Cinnamon raisin bagel with lox

New York City’s Relationship with the Bagel? It’s Complicated

Gallatin School of Individualized Study

When Cynthia Nixon ordered lox on a cinnamon raisin bagel during 2018’s New York gubernatorial race, some viewed it as a politically disastrous faux pas. Gallatin clinical assistant professor and historian Jacob Remes believes that no one’s eaten a “real” New York bagel since 1967, with the busting of the Bagel Bakers union and the rise of the mechanized bagel. It’s a suggestion so provocative that Jewish Currents invited Remes to expand upon the subject in a roughly 7,000-word article to be published later this year (the Wall Street Journal has aired his ideas as well). His position on the beloved carb? That there’s no way to grasp the legacy and legitimacy of bagels without examining the suburbanization and cultural assimilation of Jews in North America. How does this affect the search for that authentic bagel? “The actual product itself is always changing,” says Remes. “There is no original authentic bagel you can get back to. Authenticity is make-believe.”
—Abhimanyu Das (GSAS ’13)
(Photo by Emily Schultz)

Silver-and-gold bowl with a medallion

Three exquisite finds, all Roman, all dating between 1 and 100 AD, and all from the Bibliothèque nationale de France, Paris. Above: silver-and-gold bowl with a medallion depicting the Greek mythological queen Omphale (photo © Tahnee Cracchiola/Getty/BNF)

1,200 Seconds to Antiquity Enlightenment

Institute for the Study of the Ancient World
The Gallo-Roman artifacts of the Berthouville Treasure—showcased this past fall at ISAW—have survived for about two millennia. This, despite the fact that the (mostly) silver statuettes and vessels were buried for centuries, accidentally dug up by a 19th-century farmer, and almost melted down for cash. Every Wednesday for a two-month period, visitors to the institute had a unique opportunity to do an approximately 20-minute dive into a single object’s history and significance, thanks to the midday Object Talks series with associate director for exhibitions Clare Fitzgerald and curatorial assistant Rachel Herschman. Guests “often feel overwhelmed by the amount of material and information in an exhibition,” Fitzgerald says. These quick-yet-intense discussions let people engage with the gallery as a respite during their day, in a way that Fitzgerald deems “energizing, not something that feels like a chore.” Tea, sandwich, bite-sized art history talk? Perfect lunch break.
—Abhimanyu Das (GSAS ’13)

silver-and-gold cup featuring centaurs and cupids

Silver-and-gold cup featuring centaurs and cupids (photo © Tahnee Cracchiola/Getty/BNF)

cameo of Jupiter

Sardonyx cameo of Jupiter set in a 14th-century gold-and-enamel mount (photo © BNF)

Been to Bobst? You’ve Made Music!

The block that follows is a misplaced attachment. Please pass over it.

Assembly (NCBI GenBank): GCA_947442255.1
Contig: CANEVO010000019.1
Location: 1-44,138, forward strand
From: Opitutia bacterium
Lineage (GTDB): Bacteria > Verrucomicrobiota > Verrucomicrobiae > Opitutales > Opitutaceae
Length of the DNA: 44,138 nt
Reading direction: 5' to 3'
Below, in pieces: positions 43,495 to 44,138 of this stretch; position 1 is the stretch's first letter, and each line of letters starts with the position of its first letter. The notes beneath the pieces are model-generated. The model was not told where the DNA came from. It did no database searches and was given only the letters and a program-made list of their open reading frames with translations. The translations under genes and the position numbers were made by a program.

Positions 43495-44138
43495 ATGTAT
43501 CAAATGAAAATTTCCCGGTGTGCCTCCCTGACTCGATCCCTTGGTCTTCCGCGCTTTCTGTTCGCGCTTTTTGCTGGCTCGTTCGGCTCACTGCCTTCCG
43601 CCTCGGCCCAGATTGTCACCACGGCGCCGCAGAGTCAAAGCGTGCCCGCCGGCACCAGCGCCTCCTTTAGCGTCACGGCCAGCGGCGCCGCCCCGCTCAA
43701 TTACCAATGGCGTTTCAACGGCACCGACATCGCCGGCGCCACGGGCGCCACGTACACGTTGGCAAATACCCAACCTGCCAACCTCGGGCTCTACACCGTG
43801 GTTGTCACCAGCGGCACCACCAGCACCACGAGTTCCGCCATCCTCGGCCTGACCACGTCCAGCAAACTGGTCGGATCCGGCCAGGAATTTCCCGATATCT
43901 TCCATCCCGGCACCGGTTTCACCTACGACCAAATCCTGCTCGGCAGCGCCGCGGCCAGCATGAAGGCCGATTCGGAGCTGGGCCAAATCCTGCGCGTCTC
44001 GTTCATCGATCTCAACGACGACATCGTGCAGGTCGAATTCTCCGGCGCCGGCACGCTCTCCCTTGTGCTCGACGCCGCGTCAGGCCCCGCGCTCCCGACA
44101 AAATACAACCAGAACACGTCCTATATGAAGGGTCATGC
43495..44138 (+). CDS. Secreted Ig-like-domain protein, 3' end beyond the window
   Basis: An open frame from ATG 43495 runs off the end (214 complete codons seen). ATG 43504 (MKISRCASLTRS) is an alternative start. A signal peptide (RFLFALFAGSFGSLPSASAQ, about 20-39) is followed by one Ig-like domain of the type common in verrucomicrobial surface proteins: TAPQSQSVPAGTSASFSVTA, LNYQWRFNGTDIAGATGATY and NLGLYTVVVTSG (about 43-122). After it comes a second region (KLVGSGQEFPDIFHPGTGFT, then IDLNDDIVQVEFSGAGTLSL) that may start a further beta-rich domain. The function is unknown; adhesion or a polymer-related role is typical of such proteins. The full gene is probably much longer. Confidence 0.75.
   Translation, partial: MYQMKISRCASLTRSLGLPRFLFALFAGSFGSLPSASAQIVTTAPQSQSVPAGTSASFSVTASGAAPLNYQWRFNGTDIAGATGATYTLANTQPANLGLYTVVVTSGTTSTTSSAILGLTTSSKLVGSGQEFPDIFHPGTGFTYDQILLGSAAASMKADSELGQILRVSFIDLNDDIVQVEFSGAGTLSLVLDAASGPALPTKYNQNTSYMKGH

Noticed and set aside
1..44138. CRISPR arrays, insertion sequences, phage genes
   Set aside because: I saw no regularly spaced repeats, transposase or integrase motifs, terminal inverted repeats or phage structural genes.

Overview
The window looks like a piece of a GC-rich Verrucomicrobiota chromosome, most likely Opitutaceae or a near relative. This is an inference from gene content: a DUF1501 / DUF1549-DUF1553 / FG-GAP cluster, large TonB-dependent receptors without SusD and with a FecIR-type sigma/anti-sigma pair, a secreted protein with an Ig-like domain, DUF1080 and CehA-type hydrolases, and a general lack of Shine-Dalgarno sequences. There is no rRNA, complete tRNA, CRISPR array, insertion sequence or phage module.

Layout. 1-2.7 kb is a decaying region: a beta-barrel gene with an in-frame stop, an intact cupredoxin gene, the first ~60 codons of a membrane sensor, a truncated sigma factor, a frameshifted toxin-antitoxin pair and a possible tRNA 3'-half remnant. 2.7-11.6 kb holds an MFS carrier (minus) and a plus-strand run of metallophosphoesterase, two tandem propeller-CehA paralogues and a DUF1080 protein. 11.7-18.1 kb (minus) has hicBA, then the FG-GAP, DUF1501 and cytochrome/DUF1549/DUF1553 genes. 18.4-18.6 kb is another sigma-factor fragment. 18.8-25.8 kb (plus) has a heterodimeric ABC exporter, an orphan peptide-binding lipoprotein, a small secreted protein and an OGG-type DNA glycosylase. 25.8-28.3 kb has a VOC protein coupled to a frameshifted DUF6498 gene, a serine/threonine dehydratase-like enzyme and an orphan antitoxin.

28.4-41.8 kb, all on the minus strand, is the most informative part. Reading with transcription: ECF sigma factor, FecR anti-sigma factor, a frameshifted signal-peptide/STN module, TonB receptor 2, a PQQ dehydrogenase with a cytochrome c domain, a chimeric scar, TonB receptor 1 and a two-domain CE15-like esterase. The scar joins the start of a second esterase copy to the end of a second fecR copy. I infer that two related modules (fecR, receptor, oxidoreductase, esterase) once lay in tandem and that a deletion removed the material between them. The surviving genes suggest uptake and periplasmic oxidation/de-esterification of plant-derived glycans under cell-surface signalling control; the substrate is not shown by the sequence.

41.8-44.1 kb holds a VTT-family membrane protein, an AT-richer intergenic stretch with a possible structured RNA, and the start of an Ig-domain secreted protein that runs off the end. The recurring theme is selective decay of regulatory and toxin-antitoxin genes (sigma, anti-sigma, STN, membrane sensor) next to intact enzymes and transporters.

Faculty of Arts and Science / Libraries
The atrium of Bobst Library is one of NYU’s most vibrant communal areas, alive with activity, sound, and ideas. A new layer is being added to the hubbub: a permanent electroacoustic installation by Elizabeth Hoffman and J. Martin Daughtry, professor and associate professor of music, respectively, in the Faculty of Arts and Science, and Kent Underwood, head of NYU’s Avery Fisher Center for Music and Media and a music librarian. Hoffman was struck by what she calls the library’s “latent aesthetic potential as an acoustic being” and set out to create a piece that would merge with and encompass the sounds of footsteps, elevator chimes, and conversations. Every day, a new one-minute succession of tones, generated from the data from the entry turnstiles, is played at sunset. “It’s making all of this silent labor—thinking, writing, sweeping, cleaning, reading, etc.—audible,” says Daughtry. And since students, maintenance staff, professors, and visitors pass through the turnstiles, Daughtry notes, “everyone’s presence is equally registered in the installation’s sounds.”
—Abhimanyu Das (GSAS ’13)
(Photo by Kate Lord)




Bobst Library interior with sound waves superimposed over the image

IFA graduate student hard at work preserving a painting at La Pietra

Students Help Preserve Masterpieces

Institute of Fine Arts / NYU Florence
At a sprawling 15th-century Florentine estate, IFA graduate students can be found hard at work preserving an astounding collection of Italian art. Villa La Pietra, bequeathed to NYU in 1994 by British writer and scholar Sir Harold Acton, came with more than 6,000 works, including paintings, tapestries, and sculptures—most of which have not been recently restored or digitally cataloged. Now, every year, up to 16 IFA attendees visit the villa, where they are trained by conservators to ensure that the Acton collection is protected (by those in the conservation department) and inventoried (by others studying art history). They receive hands-on training in cutting-edge conservation techniques, along with the savvy to improvise without a formal lab. Michele Marincola, IFA professor of conservation at Villa La Pietra, says with a laugh of her resourceful students, “They didn’t have a large tub to wash a tapestry in, so they bought a kiddie wading pool.” And the trainees benefit just as much as the artworks. “The teaching component literally changes these students’ lives,” says Marincola. “I’ve never seen an institution as thoughtful and dedicated to preservation as this one.”
—Abhimanyu Das (GSAS ’13)
(Photo courtesy of IFA)